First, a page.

Have you heard that kale is almost out of season? But it is still fresh, healthy and full of vitamins. Here’s the process of the Kale Crisps
Before the kale was cooked. After the kale was cooked.
Some students from my class picked Russian blue kale from our garden. We took photos of when it was fresh in the garden and then after it was cooked. I learnt that Kale has a truck load of vitamins and minerals which are C, K, B1, B2, B6 and E.
Vitamin C helps keep away colds and flus.
Vitamin K helps your body in blood clotting.
Vitamin B1 helps your body convert food to energy
Vitamin B2 is needed to turn vitamin B6 into useable forms.
Vitamin B6 is needed to improve brain development.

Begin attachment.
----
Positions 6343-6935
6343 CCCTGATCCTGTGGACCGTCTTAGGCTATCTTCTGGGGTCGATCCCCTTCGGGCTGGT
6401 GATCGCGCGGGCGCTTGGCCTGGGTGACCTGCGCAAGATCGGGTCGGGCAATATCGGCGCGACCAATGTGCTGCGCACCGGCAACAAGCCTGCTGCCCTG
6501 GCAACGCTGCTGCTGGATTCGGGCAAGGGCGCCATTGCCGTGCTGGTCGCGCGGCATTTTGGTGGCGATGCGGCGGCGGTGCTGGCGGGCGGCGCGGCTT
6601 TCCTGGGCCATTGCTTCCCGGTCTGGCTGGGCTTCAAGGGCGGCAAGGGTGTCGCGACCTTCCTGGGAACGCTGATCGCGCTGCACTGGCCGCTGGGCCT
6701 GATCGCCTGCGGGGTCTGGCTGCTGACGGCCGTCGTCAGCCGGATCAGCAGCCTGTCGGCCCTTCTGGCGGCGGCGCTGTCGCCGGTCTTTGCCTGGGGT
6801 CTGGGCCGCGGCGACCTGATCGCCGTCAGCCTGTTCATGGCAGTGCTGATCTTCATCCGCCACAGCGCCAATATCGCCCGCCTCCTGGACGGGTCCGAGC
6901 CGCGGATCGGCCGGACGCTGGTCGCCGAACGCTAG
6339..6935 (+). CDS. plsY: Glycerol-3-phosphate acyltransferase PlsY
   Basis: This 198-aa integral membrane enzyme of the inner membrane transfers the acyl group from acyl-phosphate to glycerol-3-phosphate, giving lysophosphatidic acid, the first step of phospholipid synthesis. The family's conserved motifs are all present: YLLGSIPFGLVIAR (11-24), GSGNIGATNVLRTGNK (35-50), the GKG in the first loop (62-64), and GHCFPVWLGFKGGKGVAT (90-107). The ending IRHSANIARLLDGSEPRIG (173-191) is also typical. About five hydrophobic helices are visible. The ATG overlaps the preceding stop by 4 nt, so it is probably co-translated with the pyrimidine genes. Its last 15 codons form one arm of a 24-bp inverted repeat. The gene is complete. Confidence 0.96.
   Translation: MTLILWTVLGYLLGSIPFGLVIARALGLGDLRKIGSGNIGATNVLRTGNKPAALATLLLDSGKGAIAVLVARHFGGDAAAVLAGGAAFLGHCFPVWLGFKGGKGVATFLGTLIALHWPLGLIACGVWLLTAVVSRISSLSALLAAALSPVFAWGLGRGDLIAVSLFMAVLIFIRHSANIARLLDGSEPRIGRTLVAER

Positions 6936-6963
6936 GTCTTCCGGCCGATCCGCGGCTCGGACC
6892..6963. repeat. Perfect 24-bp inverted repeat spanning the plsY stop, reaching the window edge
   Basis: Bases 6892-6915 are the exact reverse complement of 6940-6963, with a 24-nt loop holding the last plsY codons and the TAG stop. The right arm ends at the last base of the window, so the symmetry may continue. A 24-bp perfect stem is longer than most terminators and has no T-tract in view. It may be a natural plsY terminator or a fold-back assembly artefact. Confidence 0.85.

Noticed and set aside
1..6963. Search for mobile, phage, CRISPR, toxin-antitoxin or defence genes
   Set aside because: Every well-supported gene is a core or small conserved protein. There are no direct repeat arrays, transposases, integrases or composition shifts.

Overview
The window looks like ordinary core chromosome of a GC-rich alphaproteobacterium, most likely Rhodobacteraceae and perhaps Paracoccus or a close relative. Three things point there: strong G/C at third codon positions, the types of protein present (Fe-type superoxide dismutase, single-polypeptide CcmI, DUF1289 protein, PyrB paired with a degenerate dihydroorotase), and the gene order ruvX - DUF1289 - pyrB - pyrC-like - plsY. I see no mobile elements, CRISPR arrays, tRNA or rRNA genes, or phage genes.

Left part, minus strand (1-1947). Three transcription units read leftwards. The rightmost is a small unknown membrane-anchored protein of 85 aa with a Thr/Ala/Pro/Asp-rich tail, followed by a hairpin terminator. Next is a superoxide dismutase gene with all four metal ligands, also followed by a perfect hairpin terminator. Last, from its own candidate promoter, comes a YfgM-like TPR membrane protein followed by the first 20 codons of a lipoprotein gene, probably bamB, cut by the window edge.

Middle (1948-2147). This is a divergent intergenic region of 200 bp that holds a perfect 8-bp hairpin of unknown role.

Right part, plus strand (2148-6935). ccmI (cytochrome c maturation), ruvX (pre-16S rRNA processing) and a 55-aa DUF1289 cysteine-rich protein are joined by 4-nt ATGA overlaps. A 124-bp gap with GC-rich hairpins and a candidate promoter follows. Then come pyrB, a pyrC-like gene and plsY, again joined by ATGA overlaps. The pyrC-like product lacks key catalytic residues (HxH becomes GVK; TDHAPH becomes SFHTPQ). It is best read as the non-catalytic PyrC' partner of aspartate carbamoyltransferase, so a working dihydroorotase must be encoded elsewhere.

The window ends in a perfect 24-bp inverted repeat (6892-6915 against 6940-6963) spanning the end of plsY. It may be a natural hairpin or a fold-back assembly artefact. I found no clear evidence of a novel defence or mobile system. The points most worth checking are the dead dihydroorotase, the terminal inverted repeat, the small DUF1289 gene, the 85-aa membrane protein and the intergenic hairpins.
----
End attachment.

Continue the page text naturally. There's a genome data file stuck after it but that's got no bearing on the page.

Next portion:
Vitamin E protects skin and tissue from major damage.
You can cook kale and it won’t heat burn.
When I tasted the kale crisps I thought is was delicous but when I had a second one I hated it.
On the 8th of May we got a Lima bean and investigated if seeds were living or not. We decided that a seed was living at the end because of all of the reasons like “A seed needs to be alive already or else it wouldn’t grow.”
We got a hard Lima bean and a sheet and had to draw what it looked like in the outside and what we thought it would look like in the inside. Next we got a soaked Lima bean and we split it in half. The wet Lima bean was in water for three days. Inside, the Lima bean was yellow and soft. In the middle there was a cotyledon that helped the embryo. The embryo goes down to find a spot for the roots to be planted and then it will go up so the plant can get light to grow.